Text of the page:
In sorting out the disputes, Democrats face a tough political reality: They must stay united in a Congress that they only narrowly control if they hope to pass what could become the largest economic package in U.S. history. The risks are especially high in the Senate, where Democrats have only a tiebreaking majority, making Manchin’s early opposition to their plans all the more potent.
Appearing on CNN “State of the Union,” Manchin reiterated his broader concerns that a tax-and-spending measure as large as $3.5 trillion could add to the deficit and worsen the country’s troubles with inflation. Echoing his opinion piece in the Wall Street Journal earlier this month, he called on Democrats to pause their legislative work.
Party leaders have rejected those calls, with Senate Majority Leader Charles E. Schumer (D-N.Y.) saying last week the chamber is moving “full speed ahead” in the hopes of adopting the final measure before the end of the month. Asked about that timeline, Manchin fired back, telling CNN, “That’s fine, he can, he will not have my vote“ on a $3.5 trillion package, adding, “Chuck knows that.”
Manchin on Sunday also revealed some of his thinking about the package, raising new concerns with some of Democrats’ biggest priorities.
He trained his fire on party efforts to extend the expanded child tax credit, for example, a program that Democrats boosted under the most recent economic stimulus. Manchin raised the need for additional rules in the program that limits the tax credits to those with lower incomes and raised the possibility Democrats should tie the aid to work requirements, an idea generally opposed by liberal members of the party.
“I support child tax credits. Let’s see how we’re doing, let’s make sure we’re getting it to the right people,” he began. “There’s no work requirements whatsoever. There’s no education requirements whatsoever for better skill sets,” Manchin continued. “Don’t you think if you want to help the children, the people should make some effort?”
On climate, meanwhile, Manchin also appeared to take fresh aim at one of Democrats’ prized plans to reducing emissions, which is a program that would pay energy providers to use cleaner sources while penalizing those that continue to pollute. Some party lawmakers say the program is essential for reaching Biden’s goal to slash the emission of greenhouse gases in half by 2030, yet Manchin, whose state relies heavily on the coal industry, appeared to describe the effort as unnecessary.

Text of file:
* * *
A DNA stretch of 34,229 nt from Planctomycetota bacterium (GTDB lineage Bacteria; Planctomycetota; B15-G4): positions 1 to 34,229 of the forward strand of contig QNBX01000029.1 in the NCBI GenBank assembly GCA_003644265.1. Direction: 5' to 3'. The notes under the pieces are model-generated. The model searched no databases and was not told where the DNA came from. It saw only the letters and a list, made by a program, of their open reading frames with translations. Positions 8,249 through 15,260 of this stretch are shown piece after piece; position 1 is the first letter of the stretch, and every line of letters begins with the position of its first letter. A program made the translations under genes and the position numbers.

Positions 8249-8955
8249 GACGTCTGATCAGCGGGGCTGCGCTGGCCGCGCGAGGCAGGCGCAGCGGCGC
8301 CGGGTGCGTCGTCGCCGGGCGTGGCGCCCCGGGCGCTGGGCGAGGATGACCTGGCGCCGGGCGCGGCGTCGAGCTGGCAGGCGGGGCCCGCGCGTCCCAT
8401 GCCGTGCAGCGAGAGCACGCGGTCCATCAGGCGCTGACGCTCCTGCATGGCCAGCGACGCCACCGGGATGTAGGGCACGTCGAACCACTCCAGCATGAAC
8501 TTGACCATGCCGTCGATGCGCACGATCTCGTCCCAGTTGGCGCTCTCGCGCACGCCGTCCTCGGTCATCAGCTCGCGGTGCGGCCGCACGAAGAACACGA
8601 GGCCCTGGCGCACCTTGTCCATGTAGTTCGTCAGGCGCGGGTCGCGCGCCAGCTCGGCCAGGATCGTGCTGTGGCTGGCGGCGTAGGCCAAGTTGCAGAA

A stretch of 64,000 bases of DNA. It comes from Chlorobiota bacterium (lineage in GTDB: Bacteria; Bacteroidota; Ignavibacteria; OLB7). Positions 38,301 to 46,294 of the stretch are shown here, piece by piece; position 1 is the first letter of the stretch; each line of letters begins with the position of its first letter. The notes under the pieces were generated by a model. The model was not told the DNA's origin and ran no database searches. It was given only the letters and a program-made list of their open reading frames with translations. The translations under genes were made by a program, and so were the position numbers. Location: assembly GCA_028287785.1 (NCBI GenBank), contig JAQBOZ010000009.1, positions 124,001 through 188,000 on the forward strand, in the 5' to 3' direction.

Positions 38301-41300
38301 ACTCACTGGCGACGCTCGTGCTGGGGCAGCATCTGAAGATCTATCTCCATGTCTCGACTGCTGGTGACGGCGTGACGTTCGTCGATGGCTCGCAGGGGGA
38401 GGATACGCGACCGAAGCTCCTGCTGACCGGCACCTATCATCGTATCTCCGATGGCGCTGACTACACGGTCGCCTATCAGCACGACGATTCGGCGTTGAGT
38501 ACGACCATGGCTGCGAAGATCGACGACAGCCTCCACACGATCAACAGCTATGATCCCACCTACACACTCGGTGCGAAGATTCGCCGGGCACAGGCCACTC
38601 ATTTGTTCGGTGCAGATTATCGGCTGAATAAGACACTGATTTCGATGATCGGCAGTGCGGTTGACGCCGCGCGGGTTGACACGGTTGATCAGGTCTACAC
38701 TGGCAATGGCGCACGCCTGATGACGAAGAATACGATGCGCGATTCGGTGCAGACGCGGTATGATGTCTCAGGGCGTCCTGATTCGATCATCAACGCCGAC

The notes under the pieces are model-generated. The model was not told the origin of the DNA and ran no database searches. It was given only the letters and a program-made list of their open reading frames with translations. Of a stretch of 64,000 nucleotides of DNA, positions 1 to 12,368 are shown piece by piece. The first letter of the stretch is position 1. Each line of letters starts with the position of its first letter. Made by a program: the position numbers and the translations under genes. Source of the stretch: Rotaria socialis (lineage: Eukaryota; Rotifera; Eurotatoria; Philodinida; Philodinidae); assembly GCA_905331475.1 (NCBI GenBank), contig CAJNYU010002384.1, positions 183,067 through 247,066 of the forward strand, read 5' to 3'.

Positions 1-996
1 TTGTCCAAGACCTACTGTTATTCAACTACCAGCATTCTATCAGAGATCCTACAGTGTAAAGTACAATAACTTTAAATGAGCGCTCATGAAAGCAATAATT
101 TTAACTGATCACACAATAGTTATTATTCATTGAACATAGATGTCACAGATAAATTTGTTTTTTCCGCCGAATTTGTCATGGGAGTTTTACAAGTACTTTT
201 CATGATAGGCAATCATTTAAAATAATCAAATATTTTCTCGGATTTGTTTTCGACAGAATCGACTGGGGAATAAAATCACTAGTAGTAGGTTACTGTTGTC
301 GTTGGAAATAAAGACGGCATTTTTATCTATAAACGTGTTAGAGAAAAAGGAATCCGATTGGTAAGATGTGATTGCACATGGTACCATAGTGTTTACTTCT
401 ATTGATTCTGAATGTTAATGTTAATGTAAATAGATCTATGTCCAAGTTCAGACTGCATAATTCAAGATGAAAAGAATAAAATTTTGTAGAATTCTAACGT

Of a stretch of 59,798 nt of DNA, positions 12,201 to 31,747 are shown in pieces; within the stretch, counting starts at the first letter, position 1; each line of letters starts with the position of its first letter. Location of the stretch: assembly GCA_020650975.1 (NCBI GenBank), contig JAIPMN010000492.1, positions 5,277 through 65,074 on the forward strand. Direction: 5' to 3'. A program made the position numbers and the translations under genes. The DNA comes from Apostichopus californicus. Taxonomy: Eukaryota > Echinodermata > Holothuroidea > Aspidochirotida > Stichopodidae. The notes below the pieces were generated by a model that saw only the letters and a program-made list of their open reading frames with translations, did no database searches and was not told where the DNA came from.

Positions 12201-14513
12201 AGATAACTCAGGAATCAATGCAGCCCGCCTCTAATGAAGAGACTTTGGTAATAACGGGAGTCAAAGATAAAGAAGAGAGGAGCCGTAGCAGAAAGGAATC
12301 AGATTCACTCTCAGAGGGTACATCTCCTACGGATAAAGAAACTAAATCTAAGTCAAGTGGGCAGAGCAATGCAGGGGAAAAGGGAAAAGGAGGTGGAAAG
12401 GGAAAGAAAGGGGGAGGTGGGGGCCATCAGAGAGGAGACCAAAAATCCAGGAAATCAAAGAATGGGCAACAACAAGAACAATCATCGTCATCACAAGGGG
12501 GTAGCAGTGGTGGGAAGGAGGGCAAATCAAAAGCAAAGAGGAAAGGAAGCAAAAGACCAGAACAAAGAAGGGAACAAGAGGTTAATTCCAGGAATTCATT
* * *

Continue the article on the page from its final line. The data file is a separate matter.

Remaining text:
“The transition is happening. Now they’re wanting to pay companies for what they’re already doing,” he said. “It makes no sense to me at all for us to take billions of dollars and pay utilities for what they’re going to do as the market transitions.”
Manchin’s early calls to scale back the package drew condemnations from Sanders in a later interview on CNN. “No, it is absolutely not acceptable to me, I don’t think it’s acceptable to the president, to the American people, or to the overwhelming majority of the Democratic caucus,” Sanders said. “I believe we’re going to all sit down and work together and come up with a $3.5 trillion reconciliation bill, which deals with the enormously unmet needs of working families.”
Sanders touted the broader aims of the package to lower prescription drug prices, expand Medicare benefits and combat such challenges as climate change. He stressed that many Democrats had already compromised in setting a $3.5 trillion ceiling, after Sanders and his allies initially sought close to $6 trillion.
Sanders highlighted the political stakes, pointing to the fact Democrats have tied their tax-and-spending measure to a separate effort of roughly $1 trillion to improve the nation’s infrastructure. Liberal lawmakers have said they will not back that measure unless they can vote on a robust economic package. “It would be a really sad state of affairs for the American people, the Congress, if both of those bills went down,” he said.